Kenneth Anger’s Maldoror

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Kenneth Anger, Topanga Canyon, Composite with Gustave Doré Engraving (1954) by Edmund Teske.

Les Chants de Maldoror, 1951–1952.
16mm; black and white; filmed in Paris and Deauville.

With a hand-held 16mm camera I shot my first series of short haiku. This was my apprenticeship in the marvels that surround us, waiting to be discovered, awake to knowledge and life and whose magical essence is revealed by selection. At 17, | composed my first long poem, a 15 minute suite of images, my black tanka: Fireworks.

I had seen this drama entirely on the screen of my dreams. This vision was uniquely amenable to the instrument that awaited it. With three lights, a black cloth as décor, the greatest economy of means and enormous inner concentration, Fireworks was made in three days.

An example of the direct transfer of a spontaneous inspiration, this film reveals the possibilities of automatic writing on the screen, of a new language that reveals thought; it allows the triumph of the dream.

The wholly intellectual belief of the “icy masters” of cinema in the supremacy of technique recalls, on the literary level, the analytical essays of a Poe or the methods of a Valéry, who said: “I only write to order. Poetry is an assignment.”

At the opposite pole to these creative systems there is the divine inspiration of a Rimbaud or a Lautréamont, prophets of thought. The cinema has explored the northern regions of impersonal stylization; it should now discover the southern regions of personal lyricism; it should have its prophets.

These prophets will restore faith in a “pure cinema” of sensual revelation. They will re-establish the primacy of the image. They will teach us the principles of their faith: that we participate before evaluating. We will give back to the dream its first state of veneration. We will recall primitive mysteries. The future of film is in the hands of the poet and his camera. Hidden away are the followers of a faith in “pure cinema.” even in this unlikely age. They make their modest “fireworks” in secret, showing them from time to time, they pass unnoticed in the glare of the “silver rain” of the commercial cinema. Maybe one of these sparks will liberate the cinema….

Angels exist. Nature provides “the inexhaustible flow of visions of beauty.” It is for the poet, with his personal vision, to “capture” them.

Kenneth Anger—Modesty and the Art of Film, Cahiers du Cinéma no. 5, September 1951

* * *

Little is known about Anger’s activities during the mid-1950s. By 1958 he still had not been able to complete any films in Paris. He held on to his hope of completing Maldoror. His stack of preproduction notes and sketches had grown larger and he had plans to photograph nudes in a graveyard. Several Parisian Surrealists threatened to hand Anger’s head to him if he shot Maldoror. The book’s fluid, dreamlike imagery had been one of the trailblazers of Surrealism, and his detractors felt that a gauche American with a reputation for pop iconography and bold homosexual statement would debase a sacred text.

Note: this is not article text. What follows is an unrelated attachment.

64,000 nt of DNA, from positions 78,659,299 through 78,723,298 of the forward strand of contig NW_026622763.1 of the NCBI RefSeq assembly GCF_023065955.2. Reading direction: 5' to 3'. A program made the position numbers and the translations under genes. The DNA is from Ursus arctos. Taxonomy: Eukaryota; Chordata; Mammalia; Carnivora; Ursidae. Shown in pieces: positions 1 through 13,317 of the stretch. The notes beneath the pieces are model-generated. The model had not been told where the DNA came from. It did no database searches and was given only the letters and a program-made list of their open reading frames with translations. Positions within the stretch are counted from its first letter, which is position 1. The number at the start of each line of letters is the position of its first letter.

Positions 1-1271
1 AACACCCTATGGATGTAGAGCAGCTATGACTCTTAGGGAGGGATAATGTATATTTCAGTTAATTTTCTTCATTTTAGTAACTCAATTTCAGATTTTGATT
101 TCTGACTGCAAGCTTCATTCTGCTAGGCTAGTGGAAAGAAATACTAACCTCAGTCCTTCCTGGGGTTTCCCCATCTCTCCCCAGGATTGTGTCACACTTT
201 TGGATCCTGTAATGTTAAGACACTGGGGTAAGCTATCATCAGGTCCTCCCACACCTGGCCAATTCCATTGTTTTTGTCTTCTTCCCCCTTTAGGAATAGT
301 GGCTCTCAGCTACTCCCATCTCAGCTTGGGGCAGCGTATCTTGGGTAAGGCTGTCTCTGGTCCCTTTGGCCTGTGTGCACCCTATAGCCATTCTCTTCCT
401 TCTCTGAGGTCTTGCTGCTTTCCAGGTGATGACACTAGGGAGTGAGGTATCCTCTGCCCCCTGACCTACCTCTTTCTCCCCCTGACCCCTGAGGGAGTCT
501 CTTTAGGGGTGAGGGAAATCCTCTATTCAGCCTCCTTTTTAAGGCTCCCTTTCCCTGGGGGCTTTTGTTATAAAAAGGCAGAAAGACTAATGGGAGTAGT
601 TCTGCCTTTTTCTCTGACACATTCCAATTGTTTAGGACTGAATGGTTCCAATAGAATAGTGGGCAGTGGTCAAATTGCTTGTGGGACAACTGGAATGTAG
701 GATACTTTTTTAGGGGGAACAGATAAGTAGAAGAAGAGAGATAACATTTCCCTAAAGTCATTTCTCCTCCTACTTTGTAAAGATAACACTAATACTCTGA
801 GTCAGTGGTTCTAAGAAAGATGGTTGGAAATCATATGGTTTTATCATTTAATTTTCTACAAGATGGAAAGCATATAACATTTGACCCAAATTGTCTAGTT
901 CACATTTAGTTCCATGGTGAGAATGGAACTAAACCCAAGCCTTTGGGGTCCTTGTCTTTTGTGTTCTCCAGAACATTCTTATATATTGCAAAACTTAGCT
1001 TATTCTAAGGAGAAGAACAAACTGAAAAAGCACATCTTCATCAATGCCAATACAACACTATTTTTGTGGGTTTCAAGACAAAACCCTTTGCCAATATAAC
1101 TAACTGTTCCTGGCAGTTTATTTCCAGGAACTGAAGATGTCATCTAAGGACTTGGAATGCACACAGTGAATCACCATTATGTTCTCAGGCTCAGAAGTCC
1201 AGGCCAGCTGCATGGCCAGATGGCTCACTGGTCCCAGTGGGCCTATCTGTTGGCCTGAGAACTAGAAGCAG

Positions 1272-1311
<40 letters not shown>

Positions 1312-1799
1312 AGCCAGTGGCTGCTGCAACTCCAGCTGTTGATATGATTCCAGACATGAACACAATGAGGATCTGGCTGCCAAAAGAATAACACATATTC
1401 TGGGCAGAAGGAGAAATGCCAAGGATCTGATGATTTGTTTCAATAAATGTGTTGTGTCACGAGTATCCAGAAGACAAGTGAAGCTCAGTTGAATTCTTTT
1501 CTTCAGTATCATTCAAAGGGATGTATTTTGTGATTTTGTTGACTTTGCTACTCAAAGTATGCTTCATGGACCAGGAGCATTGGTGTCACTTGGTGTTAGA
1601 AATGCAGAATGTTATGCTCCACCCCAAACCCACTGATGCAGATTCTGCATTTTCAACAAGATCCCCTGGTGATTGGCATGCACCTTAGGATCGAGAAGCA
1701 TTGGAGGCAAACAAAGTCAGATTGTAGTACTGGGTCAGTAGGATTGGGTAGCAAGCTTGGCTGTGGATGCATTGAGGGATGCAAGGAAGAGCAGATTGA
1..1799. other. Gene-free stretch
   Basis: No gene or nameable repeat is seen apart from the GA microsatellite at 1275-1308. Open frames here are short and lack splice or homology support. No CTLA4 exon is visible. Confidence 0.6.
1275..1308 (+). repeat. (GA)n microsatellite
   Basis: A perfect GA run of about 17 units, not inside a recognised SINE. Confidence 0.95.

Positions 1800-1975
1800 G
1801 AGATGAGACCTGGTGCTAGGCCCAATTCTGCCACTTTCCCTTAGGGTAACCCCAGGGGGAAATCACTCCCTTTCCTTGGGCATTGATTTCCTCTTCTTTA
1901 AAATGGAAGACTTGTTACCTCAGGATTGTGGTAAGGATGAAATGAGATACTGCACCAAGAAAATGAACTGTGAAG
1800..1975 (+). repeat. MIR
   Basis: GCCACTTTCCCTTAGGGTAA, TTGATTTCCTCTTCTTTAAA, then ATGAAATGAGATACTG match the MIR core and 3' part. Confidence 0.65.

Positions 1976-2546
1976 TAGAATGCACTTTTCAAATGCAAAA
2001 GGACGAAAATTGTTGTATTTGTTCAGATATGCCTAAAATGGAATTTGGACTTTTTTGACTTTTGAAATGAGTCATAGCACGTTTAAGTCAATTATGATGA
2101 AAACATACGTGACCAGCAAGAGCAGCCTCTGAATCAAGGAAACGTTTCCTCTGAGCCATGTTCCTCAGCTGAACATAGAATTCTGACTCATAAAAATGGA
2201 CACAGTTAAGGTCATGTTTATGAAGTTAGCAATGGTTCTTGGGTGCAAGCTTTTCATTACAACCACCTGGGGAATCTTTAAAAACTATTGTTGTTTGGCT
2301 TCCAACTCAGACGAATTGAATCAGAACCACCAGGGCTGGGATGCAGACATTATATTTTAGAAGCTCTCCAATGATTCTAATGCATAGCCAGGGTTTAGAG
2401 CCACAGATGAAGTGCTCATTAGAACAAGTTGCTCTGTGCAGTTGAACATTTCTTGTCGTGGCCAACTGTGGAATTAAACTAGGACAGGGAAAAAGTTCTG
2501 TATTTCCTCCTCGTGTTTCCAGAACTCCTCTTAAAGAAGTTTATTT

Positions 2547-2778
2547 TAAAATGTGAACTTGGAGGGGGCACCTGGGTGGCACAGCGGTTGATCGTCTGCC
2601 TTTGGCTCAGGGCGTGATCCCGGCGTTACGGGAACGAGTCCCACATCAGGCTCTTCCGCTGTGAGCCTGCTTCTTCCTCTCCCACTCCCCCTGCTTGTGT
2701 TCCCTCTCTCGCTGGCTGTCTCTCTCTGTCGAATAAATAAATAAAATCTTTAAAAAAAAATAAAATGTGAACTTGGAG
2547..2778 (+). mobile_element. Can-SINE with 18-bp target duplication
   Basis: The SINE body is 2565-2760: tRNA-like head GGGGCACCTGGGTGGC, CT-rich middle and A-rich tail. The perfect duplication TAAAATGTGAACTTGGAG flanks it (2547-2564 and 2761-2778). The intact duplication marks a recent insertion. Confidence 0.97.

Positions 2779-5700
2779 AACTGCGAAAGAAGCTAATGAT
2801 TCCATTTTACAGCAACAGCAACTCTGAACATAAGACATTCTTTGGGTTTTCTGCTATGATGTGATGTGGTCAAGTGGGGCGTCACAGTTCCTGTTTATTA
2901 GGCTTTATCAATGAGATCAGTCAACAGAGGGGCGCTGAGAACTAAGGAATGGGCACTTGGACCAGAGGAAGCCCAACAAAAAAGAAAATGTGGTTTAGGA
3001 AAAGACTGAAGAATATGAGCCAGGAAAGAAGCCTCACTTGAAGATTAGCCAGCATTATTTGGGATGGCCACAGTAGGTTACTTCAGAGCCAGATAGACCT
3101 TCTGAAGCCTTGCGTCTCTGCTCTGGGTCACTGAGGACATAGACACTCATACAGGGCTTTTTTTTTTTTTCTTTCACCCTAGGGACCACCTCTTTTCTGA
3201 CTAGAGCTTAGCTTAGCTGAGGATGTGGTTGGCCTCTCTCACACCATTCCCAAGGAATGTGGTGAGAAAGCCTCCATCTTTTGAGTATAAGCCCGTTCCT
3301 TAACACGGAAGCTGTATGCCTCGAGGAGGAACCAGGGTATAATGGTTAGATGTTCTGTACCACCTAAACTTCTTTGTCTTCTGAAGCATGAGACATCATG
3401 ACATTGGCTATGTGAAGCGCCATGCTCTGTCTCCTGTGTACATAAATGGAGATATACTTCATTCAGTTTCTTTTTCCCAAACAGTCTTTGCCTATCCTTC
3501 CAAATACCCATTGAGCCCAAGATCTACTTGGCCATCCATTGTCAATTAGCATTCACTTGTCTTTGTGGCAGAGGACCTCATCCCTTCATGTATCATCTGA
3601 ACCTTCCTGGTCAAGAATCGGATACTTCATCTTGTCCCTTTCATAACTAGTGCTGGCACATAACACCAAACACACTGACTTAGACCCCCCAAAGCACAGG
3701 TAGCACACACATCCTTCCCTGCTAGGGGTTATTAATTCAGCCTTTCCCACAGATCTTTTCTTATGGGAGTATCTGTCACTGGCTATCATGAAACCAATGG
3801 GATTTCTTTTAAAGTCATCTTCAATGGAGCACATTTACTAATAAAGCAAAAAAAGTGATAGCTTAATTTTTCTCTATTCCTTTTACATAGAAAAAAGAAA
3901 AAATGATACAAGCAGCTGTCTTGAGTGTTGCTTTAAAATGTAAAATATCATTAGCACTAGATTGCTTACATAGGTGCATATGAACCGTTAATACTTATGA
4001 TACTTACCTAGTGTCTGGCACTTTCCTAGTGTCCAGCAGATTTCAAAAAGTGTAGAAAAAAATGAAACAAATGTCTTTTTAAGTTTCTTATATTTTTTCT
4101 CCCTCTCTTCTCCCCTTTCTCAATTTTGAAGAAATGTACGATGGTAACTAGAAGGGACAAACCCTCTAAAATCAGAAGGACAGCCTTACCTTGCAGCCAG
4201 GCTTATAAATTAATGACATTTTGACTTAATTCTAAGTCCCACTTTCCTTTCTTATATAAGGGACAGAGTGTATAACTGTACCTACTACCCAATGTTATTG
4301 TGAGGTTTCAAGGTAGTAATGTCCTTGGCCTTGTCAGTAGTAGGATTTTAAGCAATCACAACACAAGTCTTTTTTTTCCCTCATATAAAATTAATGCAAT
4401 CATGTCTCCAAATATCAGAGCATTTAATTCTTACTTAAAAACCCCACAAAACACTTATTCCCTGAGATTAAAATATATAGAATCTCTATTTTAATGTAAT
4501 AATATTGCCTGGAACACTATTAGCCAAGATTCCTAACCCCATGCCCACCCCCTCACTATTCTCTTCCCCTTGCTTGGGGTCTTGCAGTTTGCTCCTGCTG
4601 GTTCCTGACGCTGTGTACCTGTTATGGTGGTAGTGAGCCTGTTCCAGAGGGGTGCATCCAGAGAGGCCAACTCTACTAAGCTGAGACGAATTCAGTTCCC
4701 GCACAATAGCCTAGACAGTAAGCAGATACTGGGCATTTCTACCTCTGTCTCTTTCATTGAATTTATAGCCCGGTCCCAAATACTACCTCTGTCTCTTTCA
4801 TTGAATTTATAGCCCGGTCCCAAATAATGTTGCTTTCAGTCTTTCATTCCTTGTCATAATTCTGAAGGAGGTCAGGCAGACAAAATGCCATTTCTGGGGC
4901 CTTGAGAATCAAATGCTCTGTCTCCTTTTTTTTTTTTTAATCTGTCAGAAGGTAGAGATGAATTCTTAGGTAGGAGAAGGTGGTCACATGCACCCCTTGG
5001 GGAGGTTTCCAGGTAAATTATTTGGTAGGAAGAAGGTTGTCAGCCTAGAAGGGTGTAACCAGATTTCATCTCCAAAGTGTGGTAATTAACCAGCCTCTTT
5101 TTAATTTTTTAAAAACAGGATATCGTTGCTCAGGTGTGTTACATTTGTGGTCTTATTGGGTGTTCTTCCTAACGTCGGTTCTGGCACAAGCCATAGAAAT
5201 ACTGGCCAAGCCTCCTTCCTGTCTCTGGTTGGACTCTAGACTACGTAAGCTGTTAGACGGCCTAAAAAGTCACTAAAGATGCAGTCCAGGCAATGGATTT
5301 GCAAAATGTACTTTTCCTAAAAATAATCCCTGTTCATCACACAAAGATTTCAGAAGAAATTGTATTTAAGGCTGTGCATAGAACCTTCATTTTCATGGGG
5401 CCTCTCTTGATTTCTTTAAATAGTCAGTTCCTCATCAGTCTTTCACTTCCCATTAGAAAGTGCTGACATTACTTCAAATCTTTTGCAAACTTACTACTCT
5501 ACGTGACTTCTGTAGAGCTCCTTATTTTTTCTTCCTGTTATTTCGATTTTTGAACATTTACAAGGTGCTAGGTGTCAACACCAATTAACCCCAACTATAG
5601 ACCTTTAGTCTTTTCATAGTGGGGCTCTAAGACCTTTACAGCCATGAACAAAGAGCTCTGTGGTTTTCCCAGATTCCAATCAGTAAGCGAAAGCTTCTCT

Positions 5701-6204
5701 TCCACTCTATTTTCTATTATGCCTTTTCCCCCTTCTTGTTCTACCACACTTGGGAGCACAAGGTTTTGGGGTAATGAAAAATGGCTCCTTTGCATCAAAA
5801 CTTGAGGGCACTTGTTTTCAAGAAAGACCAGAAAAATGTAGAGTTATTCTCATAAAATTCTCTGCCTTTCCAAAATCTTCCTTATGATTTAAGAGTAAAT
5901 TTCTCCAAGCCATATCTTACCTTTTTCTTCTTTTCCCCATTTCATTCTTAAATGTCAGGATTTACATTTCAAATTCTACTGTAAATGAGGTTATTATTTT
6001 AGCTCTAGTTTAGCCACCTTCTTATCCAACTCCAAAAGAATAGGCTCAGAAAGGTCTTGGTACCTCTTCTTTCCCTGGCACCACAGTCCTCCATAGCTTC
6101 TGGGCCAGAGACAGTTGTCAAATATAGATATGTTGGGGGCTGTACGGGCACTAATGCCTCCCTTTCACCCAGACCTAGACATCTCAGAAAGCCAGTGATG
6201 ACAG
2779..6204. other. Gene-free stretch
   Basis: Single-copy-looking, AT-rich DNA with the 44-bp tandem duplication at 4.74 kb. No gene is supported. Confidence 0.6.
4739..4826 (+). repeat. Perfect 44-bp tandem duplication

Bill Landis—Anger: The Unauthorized Biography of Kenneth Anger, 1995

* * *

I discovered the book when I was quite young. I loved it, put a lot of passion into it. I found people to play the parts. I found settings, gaslit corners, places still had the romantic look of a Second Empire. It was a terrific ambition to make this epic film-poem. I found ways to translate the text’s extraordinary images. I planned to film a mid-nineteenth century story taking place in twentieth century Paris. I filmed “the hymn to the ocean” on the beach at Deauville, with Hightower and members of the Marquis de Cuevas Ballet. They danced in the sea; tables were placed beneath the water line so the dancers could stand on their points. It looked as though they were standing on waves. The people who called themselves “Surrealists” were furious—this group of punks threatened me—they didn’t want a Yank messing round with their sacred text. I just told them to go to hell! I also managed to film the war of the flies and pins. I put bags of pins and dozens of flies into a glass container; revolved the container and filmed in close-up. As the pins dropped the flies zigzagged to escape. In slow motion an impressive image.

Kenneth Anger—Into the Pleasure Dome: The Films of Kenneth Anger, edited by Jayne Pilling & Michael O’Pray, 1989

* * *

The sections of the film that were completed [are] stored in the Cinémathèque Française, but [their] exact whereabouts in the archive is unknown, with no images from the film being currently available for reproduction.

Alice L. Hutchinson—Kenneth Anger, 2004

Previously on { feuilleton }
Donald Cammell and Kenneth Anger, 1972
My Surfing Lucifer by Kenneth Anger
Inauguration of the Pleasure Dome: The Eldorado Edition
Brush of Baphomet by Kenneth Anger
Anger Sees Red
Kenneth Anger’s Hollywood Babylon
Lucifer Rising posters